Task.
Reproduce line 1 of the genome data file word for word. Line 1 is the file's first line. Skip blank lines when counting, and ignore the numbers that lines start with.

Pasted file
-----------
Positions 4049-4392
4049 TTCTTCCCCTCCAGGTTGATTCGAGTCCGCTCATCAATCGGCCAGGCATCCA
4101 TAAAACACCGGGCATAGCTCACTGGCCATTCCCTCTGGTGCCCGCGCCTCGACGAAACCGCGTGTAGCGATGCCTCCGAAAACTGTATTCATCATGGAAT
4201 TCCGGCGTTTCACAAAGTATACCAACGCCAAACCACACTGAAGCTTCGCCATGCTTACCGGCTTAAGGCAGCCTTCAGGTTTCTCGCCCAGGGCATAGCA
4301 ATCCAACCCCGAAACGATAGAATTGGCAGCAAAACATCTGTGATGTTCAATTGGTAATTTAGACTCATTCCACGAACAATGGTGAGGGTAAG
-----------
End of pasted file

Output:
Positions 4049-4392